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Green Ethics

Tompkins Square Park Jam Session

“Ethics” is a good example of a term people use all the time without knowing the word’s origins. Of course, not everyone needs to be an expert etymologist, but sometimes it is interesting—if not, revealing—looking into such matters. “Ethics” comes from the Greek word ēthikos, which can convey a number of meanings familiar to us: morals, customs, principles, etc. But most of these words in modern times have taken a somewhat inappropriate connotation. Nowadays, these words have come to signify all the stern sets of duties one must adhere to, sometimes in the face of competing, though often completely natural, inclinations. Ethics force us to think about and ultimately comply with what is truly the “right” way to live.

But the Greeks weren’t so astringent or complicated. Ethics to them simply posed the answer to the question “What do we do?” We all can admit that each one of us is plunked down here on this planet without a clear explanation as to how or why—so now what? What do we do? What should we do? Many Greek philosophers were primarily ethicists, like Socrates who forced his contemporaries to examine exactly what the good life is. Nowadays, we lack a strong presence of ethicists. Of course, there are people telling us what to do all the time: the talking heads on television news channels, the advertisers who tell us their products will make us happy, the politicians who claim to have “the people’s” best interests in mind, etc. But it is mostly up to us to filter these out and decide how we want to live our own lives. Does this or that activity feel right? Does it make you feel good? Does it help those around you or is it a primarily self-interested goal? Is it even your responsibility to care about others’ welfare over your own?

Of course these are never easy questions to answer. There is no formula to calculate what constitutes a good act. (Despite what people may tell you about their hatred of math, I tend to think that our species at its essence is a mathematical one—we love our formulas and equations because they help us survive in this harsh world). Because of this, most of the time we just act pre-reflectively or instinctively. We do, and then we think.

But every now and then it makes us feel good to whole-heartedly believe upon deep reflection that something you are doing is positive and truly “right.” I cannot help but think that about my experience this summer at Green Map System. As a native New Yorker myself, I can testify that we are always looking out for ways to reach out towards each other, whether it is bonding over A-Rod’s finally getting his 600th homer, or the inhumanely disgusting heat of the subway platform during the summer months, or enjoying the city’s finest vegetarian café Angelica Kitchen (Honorable Mention: The Counter). But I feel like we crave more. Community engagement is one of those things that always give me great joy and then after doing it I wonder, “Why don’t I do this kind of stuff more? I really should.” I won’t try and make excuses for myself, but I know that in order for such feelings to proliferate and truly take effect, the world needs organizations like Green Map. We need community and sustainability issues to be put at the forefront so we do not get lost in our own individual bubbles of consumption. And that is precisely what we have been trying to do for the last fifteen years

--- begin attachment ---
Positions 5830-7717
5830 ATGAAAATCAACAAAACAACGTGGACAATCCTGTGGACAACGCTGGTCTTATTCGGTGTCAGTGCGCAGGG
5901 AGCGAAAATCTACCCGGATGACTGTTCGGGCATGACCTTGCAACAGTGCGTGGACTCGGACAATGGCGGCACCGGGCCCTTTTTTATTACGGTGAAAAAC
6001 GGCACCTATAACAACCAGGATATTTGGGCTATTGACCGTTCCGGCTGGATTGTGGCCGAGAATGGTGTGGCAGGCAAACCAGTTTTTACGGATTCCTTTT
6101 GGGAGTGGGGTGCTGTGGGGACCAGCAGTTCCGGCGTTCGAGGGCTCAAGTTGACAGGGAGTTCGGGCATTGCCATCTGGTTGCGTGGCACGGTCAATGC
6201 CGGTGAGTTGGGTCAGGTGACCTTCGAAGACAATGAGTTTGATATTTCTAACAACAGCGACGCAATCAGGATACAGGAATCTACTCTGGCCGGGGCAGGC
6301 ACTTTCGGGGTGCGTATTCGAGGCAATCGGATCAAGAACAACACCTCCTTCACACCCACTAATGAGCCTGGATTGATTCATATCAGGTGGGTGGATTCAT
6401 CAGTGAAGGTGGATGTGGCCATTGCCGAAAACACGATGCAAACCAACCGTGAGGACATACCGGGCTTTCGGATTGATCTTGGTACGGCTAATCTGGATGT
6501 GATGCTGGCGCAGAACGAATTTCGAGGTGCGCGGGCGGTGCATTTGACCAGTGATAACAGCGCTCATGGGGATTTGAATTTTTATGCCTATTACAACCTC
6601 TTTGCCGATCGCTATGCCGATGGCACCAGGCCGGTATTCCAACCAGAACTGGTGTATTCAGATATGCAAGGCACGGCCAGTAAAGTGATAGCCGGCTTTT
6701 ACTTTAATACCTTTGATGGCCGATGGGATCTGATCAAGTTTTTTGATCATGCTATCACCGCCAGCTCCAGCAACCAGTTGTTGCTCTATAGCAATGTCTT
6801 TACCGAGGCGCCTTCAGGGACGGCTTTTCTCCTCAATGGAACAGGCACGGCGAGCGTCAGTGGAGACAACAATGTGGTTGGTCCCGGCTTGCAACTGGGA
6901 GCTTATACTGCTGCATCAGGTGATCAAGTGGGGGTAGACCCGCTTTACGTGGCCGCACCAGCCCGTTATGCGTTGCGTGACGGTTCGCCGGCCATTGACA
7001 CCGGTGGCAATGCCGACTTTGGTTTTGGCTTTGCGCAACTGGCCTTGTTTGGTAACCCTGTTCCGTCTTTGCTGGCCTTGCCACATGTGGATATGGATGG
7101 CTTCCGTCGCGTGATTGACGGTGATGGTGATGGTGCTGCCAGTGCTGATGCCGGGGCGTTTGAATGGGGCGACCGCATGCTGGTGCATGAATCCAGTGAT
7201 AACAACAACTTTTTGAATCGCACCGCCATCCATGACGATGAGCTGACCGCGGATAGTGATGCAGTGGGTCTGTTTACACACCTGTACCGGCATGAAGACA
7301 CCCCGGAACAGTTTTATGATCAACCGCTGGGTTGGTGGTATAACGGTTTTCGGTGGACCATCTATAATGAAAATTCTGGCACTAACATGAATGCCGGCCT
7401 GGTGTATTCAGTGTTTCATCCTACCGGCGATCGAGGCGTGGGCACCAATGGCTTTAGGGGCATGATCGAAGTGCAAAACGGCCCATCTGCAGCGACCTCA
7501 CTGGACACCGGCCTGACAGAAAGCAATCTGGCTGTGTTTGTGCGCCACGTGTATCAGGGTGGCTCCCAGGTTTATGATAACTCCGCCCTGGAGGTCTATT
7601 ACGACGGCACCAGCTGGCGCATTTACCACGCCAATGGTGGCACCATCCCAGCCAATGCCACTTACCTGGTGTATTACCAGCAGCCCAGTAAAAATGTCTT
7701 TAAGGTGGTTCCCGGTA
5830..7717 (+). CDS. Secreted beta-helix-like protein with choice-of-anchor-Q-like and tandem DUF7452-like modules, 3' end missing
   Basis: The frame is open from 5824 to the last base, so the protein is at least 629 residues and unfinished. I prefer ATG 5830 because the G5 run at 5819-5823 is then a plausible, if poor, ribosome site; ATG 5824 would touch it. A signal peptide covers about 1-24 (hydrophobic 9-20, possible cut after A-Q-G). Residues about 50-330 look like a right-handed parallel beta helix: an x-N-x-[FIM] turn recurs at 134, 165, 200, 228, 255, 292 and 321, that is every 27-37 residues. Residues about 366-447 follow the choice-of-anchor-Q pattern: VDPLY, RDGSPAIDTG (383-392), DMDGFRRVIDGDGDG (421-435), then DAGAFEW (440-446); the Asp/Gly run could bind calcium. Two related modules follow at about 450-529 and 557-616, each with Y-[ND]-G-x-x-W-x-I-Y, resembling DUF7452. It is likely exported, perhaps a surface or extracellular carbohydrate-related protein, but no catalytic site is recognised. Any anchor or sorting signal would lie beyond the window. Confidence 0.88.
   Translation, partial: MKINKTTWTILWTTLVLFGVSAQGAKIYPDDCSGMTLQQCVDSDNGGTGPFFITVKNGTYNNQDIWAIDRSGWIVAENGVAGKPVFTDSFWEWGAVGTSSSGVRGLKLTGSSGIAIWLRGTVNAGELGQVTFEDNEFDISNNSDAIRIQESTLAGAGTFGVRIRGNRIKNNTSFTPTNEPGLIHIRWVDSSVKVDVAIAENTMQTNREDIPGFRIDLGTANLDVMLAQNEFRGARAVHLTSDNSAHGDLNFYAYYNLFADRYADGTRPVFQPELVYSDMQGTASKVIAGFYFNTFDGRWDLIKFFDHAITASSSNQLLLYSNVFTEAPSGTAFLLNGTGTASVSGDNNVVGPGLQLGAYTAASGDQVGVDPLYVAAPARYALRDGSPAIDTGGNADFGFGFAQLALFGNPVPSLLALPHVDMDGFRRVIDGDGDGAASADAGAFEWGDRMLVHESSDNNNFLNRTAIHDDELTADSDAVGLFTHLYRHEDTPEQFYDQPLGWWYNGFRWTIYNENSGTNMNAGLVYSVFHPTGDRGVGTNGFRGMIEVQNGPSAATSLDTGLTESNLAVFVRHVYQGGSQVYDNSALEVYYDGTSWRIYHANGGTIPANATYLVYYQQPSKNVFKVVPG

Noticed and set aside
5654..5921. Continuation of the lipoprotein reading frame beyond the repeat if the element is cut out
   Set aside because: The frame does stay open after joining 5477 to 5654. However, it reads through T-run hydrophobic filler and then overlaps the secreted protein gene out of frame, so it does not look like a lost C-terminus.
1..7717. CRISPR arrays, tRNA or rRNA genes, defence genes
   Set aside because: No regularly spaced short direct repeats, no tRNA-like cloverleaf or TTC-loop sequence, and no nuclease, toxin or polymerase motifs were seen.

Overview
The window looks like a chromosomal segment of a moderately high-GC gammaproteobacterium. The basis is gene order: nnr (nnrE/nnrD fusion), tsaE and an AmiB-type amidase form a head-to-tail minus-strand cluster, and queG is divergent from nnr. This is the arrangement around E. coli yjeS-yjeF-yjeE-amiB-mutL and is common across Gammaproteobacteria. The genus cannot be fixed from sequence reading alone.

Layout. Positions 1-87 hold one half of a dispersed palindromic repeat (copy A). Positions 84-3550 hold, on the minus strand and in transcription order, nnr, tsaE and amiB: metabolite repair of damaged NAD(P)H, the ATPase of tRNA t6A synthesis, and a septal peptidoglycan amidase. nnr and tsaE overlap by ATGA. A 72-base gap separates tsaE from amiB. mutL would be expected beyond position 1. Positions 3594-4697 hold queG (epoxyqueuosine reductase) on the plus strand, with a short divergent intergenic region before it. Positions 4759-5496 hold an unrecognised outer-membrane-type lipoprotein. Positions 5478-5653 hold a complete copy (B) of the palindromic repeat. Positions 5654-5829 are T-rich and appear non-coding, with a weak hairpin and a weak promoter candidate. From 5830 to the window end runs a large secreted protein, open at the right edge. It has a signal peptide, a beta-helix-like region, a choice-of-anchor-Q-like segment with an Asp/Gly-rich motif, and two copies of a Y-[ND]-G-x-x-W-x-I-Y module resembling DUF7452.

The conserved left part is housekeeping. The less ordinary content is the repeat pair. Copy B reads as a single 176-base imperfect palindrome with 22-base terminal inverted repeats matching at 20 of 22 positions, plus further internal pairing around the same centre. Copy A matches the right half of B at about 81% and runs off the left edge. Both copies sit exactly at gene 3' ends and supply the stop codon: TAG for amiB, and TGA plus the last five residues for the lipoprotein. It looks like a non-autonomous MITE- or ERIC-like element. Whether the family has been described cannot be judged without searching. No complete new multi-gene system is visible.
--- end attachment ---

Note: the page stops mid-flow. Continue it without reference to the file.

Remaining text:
This summer I really enjoyed being an important part of GM’s latest projects. Thinking critically about how to keep ourselves self-sustaining into the future with new monetization schemes, working on updating the Hebrew translations of our iconography with mapmakers in Israel, and being a part of a tight knit group of culturally and nationally diverse interns and employees all proved to be a very fruitful experience, one that I can now positively reflect on and fully endorse.

Aside from that, just becoming acquainted with Green Maps and being introduced to those catchy little icons have certainly changed my life this summer. For example, I find a farmer’s market in St. Mark’s Church across the street from my brother’s new place and have gotten him hooked on local and seasonal fruit. I stumble upon a used clothing store on Avenue B where the cheaper and non-wasted clothes end up being more fashionable than the rest of my drab wardrobe. I get an afternoon off and a tip from Wendy to explore the citywide one-day music festival Make Music New York and end up jamming with local musicians in Tompkins Square Park. All of this wouldn’t have been possible if I weren’t made aware of the local resources for greener and happier lifestyles all of our communities have to offer. And so now, at least from my perspective, whenever I think about ethics, “green” pops up in my mind right beside it.